The Japanese artist Satoshi Fujimuna first encountered artistic woodturning in 1993, while traveling in New Zealand. Three years later, he began to teach himself the craft, unable to find information on the process in Japan. His sister, who was living in Kentucky, sent him a copy of American Woodturner. He joined the AAW and in 1998 one of his works was selected for Pathways, the AAW’s second international juried exhibition, presented at the Cleveland State University Art Gallery. The same year, Fujinuma attended his first AAW symposium. “I was surprised by how large the symposium was and the work that was being created,” Fujimuna says. “At the time I was creating functional work, but I saw sculptural works that were created on the lathe and that made a major impression on me. I realized that woodturning represented a means of creative freedom and my eyes were opened to the potential.”


Joey Richardson
Six Years, 2011
sycamore and acrylic colors
12 x 8 x 8

The experiences of Graeme Priddle and Satoshi Fujimuna are similar to hundreds of others, making it clear that the AAW has been vital to the expansion of the field of woodturning, aesthetically and globally. The inclusive spirit of the organization has resulted in a diverse group of individuals with a shared love of the process and material.

Many artists in the field come from backgrounds in woodworking. Germany’s Hans Weissflog studied his craft through a traditional apprentice system. Merete Larsen of Denmark began her career working with wood as a cabinetmaker and antique furniture restorer, Ireland’s Liam Flynn came from a family with generations of woodworkers, and Eli Avisera earned a degree in woodworking in Israel. Others came from diverse backgrounds, which ultimately influenced their work. Butch Smuts, a former wildlife ecologist from South Africa and American J. Paul Fennell, who worked as a mission, rocket performance and orbital mechanics analyst in the Apollo space program are some examples of these artists.

The stylistic range of work is equally expansive, from the eccentric work of France’s Alain Mailland and Pascal Oudet, which expands the language of sculpture, to Louise Hibbert of Wales, who creates containers informed by aspects of the natural world that are normally overlooked or unseen by the naked eye. Nationality reveals no cohesive influences, however, as works by Bert Marsh and Joey Richardson of England make clear. Marsh, who died recently, spent his lifetime exploring simple bowl and vessel forms, while Richardson embraces sculptural and mixed media approaches. Similarly, artists working in the United States might share medium and process, but their visual languages are varied. Todd Hoyer creates vessel forms that speak of the human condition, revealing the hidden interiors through what might be viewed as flaws in the wood, while Jacques Vesery creates highly detailed sculptures that marry repetitive pattern and proportion.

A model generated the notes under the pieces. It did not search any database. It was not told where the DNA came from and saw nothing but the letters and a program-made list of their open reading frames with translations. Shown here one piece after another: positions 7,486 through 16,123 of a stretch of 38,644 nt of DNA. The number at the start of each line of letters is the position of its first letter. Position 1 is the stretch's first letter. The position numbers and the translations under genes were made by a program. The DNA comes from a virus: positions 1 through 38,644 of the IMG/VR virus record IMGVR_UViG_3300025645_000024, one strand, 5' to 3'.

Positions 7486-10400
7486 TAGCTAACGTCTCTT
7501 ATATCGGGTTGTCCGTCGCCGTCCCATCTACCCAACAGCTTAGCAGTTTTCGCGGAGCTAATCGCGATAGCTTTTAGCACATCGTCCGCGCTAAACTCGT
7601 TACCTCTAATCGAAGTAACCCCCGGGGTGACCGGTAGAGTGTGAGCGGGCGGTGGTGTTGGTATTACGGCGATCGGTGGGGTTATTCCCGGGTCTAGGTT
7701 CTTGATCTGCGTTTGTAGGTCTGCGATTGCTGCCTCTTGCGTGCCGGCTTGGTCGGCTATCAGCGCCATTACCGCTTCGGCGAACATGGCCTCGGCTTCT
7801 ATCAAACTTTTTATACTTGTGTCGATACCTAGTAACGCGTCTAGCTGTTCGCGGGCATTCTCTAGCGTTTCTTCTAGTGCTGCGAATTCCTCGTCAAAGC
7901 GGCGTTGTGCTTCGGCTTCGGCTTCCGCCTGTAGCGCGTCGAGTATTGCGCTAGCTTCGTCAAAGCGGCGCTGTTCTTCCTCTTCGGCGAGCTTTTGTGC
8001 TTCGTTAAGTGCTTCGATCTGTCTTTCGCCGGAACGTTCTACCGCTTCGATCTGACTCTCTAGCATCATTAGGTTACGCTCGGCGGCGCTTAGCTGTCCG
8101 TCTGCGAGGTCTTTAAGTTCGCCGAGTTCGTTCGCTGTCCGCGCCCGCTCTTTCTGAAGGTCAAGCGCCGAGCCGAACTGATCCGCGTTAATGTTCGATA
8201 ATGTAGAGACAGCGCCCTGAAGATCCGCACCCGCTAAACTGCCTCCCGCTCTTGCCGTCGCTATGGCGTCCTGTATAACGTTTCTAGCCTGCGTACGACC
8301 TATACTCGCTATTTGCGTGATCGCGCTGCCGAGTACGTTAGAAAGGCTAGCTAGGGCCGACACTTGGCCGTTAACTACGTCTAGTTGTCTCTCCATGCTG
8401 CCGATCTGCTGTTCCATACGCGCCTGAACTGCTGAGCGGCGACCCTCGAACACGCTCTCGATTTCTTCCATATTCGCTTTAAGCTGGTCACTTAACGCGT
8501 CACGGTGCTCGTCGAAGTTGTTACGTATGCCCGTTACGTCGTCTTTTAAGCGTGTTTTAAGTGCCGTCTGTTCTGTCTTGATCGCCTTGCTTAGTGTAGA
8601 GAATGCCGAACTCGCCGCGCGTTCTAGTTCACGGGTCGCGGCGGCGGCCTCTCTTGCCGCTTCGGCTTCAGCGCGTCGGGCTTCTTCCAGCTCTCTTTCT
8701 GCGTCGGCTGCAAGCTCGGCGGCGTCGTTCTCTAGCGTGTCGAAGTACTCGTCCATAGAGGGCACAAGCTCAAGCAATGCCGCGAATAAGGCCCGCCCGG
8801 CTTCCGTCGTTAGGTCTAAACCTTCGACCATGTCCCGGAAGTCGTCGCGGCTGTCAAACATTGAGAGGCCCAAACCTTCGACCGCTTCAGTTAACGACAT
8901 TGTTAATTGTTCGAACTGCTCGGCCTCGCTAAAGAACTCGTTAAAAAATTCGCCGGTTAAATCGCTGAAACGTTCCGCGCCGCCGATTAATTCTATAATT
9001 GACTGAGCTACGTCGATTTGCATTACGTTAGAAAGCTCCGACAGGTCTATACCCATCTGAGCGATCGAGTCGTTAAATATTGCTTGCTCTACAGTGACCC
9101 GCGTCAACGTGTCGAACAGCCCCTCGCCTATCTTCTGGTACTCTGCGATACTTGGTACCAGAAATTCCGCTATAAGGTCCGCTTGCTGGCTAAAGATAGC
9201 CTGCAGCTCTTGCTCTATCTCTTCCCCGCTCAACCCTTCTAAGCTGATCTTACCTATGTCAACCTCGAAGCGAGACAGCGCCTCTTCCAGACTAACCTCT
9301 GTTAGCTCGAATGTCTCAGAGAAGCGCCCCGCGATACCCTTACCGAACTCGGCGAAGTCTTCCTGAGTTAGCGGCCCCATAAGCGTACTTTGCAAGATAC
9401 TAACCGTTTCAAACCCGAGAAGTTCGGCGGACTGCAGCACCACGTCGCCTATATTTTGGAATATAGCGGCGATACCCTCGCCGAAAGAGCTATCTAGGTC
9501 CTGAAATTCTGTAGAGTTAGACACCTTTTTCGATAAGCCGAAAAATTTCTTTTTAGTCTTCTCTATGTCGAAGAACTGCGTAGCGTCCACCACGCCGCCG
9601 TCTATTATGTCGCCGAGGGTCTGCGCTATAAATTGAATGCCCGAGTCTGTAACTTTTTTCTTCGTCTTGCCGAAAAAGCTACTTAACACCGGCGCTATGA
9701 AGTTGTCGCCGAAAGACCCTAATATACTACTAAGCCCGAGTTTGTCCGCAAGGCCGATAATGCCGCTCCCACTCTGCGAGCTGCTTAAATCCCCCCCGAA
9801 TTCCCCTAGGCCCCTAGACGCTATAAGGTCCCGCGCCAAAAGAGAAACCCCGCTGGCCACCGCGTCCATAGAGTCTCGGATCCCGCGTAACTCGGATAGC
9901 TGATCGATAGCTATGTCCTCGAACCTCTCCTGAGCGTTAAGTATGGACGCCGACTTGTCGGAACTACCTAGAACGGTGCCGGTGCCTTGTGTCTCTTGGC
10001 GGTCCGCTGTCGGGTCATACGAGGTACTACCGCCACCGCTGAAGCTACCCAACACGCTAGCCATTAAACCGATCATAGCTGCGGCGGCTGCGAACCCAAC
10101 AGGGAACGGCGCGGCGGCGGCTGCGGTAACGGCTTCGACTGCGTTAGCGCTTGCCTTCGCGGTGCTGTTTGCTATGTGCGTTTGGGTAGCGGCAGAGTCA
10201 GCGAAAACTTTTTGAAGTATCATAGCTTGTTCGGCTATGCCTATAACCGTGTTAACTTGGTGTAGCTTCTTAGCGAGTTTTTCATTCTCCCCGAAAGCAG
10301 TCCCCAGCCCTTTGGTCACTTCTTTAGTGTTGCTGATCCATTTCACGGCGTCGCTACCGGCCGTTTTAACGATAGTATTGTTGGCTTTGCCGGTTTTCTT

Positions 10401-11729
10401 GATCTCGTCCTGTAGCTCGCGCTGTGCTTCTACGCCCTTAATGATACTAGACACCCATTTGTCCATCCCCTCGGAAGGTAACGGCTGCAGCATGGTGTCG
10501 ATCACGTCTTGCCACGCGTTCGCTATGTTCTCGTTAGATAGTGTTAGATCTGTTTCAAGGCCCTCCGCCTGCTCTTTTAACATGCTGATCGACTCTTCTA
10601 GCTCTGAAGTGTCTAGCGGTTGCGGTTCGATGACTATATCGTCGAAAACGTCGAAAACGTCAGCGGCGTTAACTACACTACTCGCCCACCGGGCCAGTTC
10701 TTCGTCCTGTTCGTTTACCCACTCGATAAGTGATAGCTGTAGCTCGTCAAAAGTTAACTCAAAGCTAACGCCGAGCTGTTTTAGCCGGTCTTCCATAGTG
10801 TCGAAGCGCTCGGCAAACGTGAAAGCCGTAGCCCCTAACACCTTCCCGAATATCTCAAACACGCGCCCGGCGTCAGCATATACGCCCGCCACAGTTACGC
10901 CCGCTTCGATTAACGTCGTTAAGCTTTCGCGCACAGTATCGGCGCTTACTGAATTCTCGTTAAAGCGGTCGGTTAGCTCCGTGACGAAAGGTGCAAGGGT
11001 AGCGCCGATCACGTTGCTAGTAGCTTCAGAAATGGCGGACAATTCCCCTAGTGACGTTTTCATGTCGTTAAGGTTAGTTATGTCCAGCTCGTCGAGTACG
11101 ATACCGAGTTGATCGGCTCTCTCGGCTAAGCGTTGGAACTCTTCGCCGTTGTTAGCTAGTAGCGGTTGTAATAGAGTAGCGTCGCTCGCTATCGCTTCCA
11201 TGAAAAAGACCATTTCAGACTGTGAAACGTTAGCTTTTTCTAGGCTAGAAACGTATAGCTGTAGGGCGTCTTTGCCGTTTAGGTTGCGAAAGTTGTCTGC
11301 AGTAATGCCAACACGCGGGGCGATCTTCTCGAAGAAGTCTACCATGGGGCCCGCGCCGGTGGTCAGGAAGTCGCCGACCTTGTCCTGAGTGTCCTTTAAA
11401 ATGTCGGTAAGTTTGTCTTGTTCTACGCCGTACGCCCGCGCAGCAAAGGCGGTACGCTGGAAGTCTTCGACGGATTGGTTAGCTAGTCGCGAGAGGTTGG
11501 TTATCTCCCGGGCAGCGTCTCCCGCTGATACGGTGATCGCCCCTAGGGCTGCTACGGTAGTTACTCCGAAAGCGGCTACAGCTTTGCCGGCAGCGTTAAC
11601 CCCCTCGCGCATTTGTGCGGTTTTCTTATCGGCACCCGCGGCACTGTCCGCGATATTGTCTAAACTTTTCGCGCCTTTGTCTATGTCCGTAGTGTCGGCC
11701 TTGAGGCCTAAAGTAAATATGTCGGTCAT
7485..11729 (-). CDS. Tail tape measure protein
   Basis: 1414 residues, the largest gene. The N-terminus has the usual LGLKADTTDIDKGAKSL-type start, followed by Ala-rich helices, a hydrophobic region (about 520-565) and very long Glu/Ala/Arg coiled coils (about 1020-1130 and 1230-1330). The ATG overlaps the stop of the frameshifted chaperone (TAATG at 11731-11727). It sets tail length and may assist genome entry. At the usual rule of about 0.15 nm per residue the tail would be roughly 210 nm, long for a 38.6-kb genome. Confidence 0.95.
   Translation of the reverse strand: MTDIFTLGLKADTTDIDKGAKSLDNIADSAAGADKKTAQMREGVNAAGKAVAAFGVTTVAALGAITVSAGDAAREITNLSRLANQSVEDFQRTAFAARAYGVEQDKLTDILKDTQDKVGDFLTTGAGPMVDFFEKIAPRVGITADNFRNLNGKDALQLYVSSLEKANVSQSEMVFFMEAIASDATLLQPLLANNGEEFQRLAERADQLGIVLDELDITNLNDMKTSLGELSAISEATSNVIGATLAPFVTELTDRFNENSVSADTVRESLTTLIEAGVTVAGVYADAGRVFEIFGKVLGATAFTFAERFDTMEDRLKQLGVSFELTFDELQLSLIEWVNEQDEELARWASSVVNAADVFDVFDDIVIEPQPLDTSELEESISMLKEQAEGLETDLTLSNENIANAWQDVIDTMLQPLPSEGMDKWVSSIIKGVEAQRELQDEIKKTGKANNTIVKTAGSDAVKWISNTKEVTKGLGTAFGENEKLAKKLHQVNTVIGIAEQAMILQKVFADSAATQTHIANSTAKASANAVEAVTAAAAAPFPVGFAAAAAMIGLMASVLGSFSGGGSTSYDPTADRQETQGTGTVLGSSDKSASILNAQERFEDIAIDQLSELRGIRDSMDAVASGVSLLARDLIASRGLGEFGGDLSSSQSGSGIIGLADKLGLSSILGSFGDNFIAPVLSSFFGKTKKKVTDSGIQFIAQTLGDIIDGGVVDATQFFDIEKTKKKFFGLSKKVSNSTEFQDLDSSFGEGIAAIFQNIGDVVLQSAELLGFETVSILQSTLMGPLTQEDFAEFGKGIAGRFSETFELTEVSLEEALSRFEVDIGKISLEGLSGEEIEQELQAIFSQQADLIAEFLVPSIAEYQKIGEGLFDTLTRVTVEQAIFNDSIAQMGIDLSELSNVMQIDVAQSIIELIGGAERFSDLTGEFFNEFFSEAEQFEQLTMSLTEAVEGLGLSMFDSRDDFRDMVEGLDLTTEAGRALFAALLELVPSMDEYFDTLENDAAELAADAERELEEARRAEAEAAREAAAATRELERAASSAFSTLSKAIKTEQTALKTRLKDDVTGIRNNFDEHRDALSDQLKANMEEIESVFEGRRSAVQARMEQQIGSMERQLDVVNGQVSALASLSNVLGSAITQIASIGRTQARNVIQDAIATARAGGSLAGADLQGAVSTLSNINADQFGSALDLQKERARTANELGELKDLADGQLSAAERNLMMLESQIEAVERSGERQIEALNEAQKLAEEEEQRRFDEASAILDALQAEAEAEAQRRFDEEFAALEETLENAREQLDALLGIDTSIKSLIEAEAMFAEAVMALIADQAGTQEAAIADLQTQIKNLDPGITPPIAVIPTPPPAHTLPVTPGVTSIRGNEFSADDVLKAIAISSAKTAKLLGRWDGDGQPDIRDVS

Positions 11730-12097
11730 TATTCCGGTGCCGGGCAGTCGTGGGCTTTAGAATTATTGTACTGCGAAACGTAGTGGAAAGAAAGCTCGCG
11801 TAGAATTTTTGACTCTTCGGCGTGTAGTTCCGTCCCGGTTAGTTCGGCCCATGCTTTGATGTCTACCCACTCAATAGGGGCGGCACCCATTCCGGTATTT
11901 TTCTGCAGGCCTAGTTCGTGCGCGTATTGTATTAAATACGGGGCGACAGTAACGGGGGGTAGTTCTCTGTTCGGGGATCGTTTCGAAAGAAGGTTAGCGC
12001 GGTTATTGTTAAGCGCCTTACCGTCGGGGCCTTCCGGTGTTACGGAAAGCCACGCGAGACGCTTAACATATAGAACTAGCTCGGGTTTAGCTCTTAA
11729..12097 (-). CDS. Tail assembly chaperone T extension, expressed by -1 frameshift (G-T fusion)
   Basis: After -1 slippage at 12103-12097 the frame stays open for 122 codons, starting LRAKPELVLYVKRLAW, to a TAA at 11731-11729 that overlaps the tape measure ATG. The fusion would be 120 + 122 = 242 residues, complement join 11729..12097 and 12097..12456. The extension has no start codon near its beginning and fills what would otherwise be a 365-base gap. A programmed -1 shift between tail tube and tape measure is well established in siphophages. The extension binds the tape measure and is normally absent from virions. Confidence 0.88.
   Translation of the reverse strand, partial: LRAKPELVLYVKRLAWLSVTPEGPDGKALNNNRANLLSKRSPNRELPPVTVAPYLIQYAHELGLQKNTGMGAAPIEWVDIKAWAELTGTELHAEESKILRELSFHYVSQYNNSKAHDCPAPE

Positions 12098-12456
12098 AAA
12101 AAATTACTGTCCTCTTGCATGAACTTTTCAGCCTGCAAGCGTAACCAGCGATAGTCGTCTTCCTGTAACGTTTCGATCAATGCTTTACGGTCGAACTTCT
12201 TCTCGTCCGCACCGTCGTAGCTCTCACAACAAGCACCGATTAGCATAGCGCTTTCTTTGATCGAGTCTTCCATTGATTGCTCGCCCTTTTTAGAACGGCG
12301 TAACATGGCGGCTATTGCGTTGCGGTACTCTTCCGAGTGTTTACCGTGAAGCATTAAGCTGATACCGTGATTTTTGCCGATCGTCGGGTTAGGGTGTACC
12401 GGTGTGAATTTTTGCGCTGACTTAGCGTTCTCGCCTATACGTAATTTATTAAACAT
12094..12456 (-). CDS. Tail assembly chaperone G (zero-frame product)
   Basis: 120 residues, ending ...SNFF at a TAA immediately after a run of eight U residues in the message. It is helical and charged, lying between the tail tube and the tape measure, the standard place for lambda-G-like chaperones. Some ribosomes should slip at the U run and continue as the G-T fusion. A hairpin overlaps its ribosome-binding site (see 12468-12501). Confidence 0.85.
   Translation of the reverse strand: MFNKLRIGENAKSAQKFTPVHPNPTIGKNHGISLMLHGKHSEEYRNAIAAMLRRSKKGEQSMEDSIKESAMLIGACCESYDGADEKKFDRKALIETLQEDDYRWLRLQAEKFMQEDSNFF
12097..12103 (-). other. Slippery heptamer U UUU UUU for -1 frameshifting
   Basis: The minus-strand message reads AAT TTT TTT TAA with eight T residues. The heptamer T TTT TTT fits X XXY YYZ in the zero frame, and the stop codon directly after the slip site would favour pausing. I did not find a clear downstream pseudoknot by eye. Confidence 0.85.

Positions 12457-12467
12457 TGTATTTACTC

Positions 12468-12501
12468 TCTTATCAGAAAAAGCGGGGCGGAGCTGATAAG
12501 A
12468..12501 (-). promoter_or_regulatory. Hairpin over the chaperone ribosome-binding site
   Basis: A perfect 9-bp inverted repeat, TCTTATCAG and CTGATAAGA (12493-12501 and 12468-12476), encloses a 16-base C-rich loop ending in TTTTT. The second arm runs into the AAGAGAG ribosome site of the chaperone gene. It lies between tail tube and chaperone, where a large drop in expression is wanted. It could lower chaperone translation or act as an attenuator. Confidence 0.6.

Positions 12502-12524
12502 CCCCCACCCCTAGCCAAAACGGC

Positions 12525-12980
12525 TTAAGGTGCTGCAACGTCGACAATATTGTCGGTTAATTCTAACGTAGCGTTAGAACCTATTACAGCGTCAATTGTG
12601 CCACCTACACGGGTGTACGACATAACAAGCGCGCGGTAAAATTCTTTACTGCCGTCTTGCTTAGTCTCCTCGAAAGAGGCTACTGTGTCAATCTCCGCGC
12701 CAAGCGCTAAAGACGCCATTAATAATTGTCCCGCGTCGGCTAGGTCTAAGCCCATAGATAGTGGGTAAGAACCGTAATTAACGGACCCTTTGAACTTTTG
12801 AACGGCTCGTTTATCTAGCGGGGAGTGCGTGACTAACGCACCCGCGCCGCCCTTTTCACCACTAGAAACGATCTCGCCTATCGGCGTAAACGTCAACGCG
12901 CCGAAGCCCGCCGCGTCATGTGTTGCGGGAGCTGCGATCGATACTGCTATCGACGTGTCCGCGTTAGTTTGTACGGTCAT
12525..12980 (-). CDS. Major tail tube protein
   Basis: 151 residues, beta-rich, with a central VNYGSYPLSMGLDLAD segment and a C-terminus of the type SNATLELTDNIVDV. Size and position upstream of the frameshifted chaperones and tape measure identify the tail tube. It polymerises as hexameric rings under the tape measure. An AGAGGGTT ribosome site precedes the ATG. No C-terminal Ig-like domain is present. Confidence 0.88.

Binh Pho learned the craft of woodturning after immigrating to the United States from Vietnam and soon after began to explore its potential as an art form, employing a process of piercing and airbrushing to the vessel forms. Pho has been involved with the AAW from the beginning of his career, teaching at symposia and now serving on the AAW Board. “The AAW had foreign members before the Internet, even though there was not much communication among International woodturners outside of traveling to conferences,” Pho says. “In the woodturning world, we are willing to share our techniques and this is the motivation for many international woodturners to join the AAW. Mass communication through the Internet has made the word smaller for the community. and the AAW’s international membership is growing at a much faster pace, with 981 members from 72 different countries.”

Terry Martin also notes of this growth, “there were contemporary turners before the AAW was formed, but there were never so many, so well-organized, and so committed to the single aim of promoting turning. The AAW has become the largest and most significant driver of the woodturning agenda in the world.” “Studio wood artists forever changed the lathe from a craftsmen’s tool into a creative instrument,” adds William Hunter, “but the AAW had an organizational appeal that helped create the international cross-pollination of woodturning.” Stephen Hogbin notes that “culture is built from the ground up, from a sense of place and the physical environment. There is also a great tradition of the maker traveling, sharing knowledge and learning new approaches.”

This is the heart of the AAW – from a gathering of like-minded people in Tennessee to international members attending annual symposia – the sharing, learning and connecting through self-expression keeps the woodturning world turning.

Kevin Wallace is the Director of the Beatrice Wood Center for the Arts in Ojai, California and the author of numerous books on contemporary craft art.

Published in conjunction with SOFA CHICAGO 2011 special exhibit, The World Turns: AAW@25 presented by the American Association of Woodturners.